Strindberg and the Zuni Curse ; This `Non-Woman' Saw Women as Mad, Bad and Dangerous. So Why, Asks Paul Taylor, Do Modern Directors Revive His Work?

Article excerpt

Shortly before Christmas, I received a strange and unnerving communication from California. Consisting of a single sheet with no covering letter, it had been word-processed by the soi-disant Daughters of Eve, a misogyny-monitoring sorority from U CLA. This is the outfit that researches the lives of, and then puts on trial, those men (or, rather, those "remorse-free and humour-free non- women" as the sheet magnanimously calls them) whom it considers have done "fatal damage" to members of the female sex.

In 1992, the Daughters laid the Zuni curse on John Osborne; they're to try Ted Hughes later this year; and on the circular I received they were laying out the charges against Harold Pinter who will be hauled into the dock (in absentia, naturally) "in thefirst quarter of 1995". Perhaps it was the connection with Osborne, who described himself as August Strindberg's "man in England" that set me thinking about how, if the indictment of Pinter can be posted in a smallish envelope, the Daughters of Eve would need Pickfords to deliver the case against Sweden's greatest author (1849-1912).

The embittered survivor of three troubled, failed marriages, who dragged his first wife, Siri, through the dirt by relaying his virulently biased view of their relationship in stories and plays, this particular "non woman" was also a vociferous opponent of the women's rights movement. That comes across fairly unambiguously in this passage from one of the versions of his autobiographical novel, A Madman's Defence: "I want to exhort the lawmakers to carefully consider the consequences of granting civic rights to semi-apes, inferior creatures, sick children, sick and insane 13 times a year at the time of menstruation, completely out of their minds during pregnancy and irresponsible during the rest of their life, unconscious criminals, criminal, instinctively malicious animals who do not even know that that is what they are."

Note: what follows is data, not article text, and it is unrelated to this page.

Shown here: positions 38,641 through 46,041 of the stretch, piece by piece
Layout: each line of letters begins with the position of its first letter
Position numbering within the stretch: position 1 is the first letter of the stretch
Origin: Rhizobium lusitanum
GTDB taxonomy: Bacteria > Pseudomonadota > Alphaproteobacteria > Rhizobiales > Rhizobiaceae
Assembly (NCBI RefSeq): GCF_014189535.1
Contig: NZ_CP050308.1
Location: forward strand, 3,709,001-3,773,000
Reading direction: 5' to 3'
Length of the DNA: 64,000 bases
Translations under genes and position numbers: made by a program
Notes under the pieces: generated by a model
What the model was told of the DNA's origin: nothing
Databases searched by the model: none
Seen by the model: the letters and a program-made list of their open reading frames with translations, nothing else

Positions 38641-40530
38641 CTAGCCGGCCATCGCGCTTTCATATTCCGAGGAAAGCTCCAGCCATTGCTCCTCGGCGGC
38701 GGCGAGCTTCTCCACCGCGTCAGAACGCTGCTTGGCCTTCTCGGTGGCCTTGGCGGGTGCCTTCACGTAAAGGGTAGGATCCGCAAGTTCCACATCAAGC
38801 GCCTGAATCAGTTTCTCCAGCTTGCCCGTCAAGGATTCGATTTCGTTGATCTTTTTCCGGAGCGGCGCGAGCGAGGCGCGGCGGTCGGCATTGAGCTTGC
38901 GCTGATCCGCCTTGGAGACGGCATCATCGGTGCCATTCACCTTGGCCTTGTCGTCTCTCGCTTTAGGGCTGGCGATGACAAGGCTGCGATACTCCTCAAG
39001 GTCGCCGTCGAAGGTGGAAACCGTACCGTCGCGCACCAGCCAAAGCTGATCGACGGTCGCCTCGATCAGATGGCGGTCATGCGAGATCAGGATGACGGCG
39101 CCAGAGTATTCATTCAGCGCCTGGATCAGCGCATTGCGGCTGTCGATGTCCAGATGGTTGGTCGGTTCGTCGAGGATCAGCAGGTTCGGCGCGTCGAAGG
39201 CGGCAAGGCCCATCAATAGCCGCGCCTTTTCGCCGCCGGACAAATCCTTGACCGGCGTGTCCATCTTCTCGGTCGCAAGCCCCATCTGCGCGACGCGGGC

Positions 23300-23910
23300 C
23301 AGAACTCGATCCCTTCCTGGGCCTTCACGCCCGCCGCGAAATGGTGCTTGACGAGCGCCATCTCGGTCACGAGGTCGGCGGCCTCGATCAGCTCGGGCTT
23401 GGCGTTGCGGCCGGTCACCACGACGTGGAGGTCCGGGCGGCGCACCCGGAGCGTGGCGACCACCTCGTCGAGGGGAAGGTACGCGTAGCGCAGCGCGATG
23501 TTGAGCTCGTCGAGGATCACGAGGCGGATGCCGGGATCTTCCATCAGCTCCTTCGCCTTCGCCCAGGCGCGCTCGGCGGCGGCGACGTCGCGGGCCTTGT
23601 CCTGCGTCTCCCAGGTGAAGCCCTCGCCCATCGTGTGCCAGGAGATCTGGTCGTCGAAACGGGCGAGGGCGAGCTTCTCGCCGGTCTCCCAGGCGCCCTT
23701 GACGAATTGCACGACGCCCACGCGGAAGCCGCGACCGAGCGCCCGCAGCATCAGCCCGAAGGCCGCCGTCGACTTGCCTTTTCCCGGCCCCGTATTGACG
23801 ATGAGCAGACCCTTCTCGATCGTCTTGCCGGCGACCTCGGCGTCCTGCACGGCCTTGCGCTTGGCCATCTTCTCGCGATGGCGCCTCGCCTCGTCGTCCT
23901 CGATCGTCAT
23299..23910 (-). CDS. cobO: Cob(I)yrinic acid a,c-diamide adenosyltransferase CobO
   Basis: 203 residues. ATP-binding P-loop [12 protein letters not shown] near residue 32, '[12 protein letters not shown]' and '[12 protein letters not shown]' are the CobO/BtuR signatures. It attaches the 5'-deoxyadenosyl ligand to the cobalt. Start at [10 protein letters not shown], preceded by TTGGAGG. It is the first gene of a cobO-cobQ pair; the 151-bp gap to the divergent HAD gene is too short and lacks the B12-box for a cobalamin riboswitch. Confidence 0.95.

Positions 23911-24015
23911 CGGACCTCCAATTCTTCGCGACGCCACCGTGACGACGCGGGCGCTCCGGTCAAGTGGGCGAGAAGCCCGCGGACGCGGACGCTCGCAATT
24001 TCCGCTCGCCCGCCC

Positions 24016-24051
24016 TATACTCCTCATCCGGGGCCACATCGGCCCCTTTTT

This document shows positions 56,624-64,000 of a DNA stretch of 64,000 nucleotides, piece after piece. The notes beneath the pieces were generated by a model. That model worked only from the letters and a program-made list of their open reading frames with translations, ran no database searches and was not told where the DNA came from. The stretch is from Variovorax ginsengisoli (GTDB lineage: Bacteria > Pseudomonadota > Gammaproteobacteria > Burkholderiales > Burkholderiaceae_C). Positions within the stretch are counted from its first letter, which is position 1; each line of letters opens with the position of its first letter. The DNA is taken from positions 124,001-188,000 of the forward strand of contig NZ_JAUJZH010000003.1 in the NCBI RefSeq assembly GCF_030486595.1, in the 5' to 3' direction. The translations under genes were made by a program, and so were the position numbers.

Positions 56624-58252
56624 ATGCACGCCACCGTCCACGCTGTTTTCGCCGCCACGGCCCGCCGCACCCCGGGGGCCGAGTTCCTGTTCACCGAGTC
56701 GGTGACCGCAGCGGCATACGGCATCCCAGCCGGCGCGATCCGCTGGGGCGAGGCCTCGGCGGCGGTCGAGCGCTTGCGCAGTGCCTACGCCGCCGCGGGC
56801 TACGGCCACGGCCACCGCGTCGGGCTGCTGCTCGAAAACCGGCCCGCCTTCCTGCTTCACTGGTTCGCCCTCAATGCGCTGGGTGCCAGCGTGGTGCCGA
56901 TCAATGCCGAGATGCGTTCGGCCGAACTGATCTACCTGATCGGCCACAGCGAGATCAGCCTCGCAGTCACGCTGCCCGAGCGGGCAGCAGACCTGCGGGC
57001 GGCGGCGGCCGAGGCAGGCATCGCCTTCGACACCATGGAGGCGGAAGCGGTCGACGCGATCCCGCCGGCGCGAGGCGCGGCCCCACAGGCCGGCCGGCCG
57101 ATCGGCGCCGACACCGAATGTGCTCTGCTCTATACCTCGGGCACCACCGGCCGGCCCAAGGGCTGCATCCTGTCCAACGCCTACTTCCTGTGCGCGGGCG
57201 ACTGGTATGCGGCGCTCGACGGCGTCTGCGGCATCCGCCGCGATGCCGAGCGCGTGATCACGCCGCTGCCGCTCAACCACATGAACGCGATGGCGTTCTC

It's characteristic that Strindberg is one of the few male dramatists whose anxieties about penis-size has led him to set down for posterity his own alleged vital statistics (16cm by 4cm, since you're asking) and if there's an image from his plays which seems to encapsulate his inflamed view of the relations between the sexes, it's the spectacle of the Captain at the end of The Father, wheedled into a straitjacket by the emasculating feminine guile that's trained to exploit a man's condition ed need fora mother- substitute.

We live in politically correct times, so it's a tribute to the power of Strindberg's vision that the works of this least pc of dramatists are so frequently revived. What that power consists in, and why it can override objections, are opportune questions given that London is just about to experience an ad hoc mini-festival of Strindberg.

At the Almeida, the Swedish director Peter Stormare is mounting The Dance of Death, which makes you privy to the lacerating mutual hatred of an artillery captain and his former actress wife as they approach the silver jubilee of their deathly symbiosis. Written in the same month as The Dance but almost schizophrenically dissimilar in its message of redemptive Christian hope, Easter is revived by Katie Mitchell for the Royal Shakespeare Company in February. This last play focuses on a family anxiously awaiting the arrival of a creditor, whereas Creditors, revived in the same month by Fusion Theatre Company at the Gate, focuses on debts of a marital kind in a literally mesmeric drama of a man's revenge on his former wife and her current husband. Meanwhile, later this week, Sweden's Marionetteatern offers a puppet version of The Ghost Sonata as part of the London International Festival of Mime.

Gemma Jones, who takes on the role of the wife in Dance of Death, argues that the misogynist label is over-applied to Strindberg. …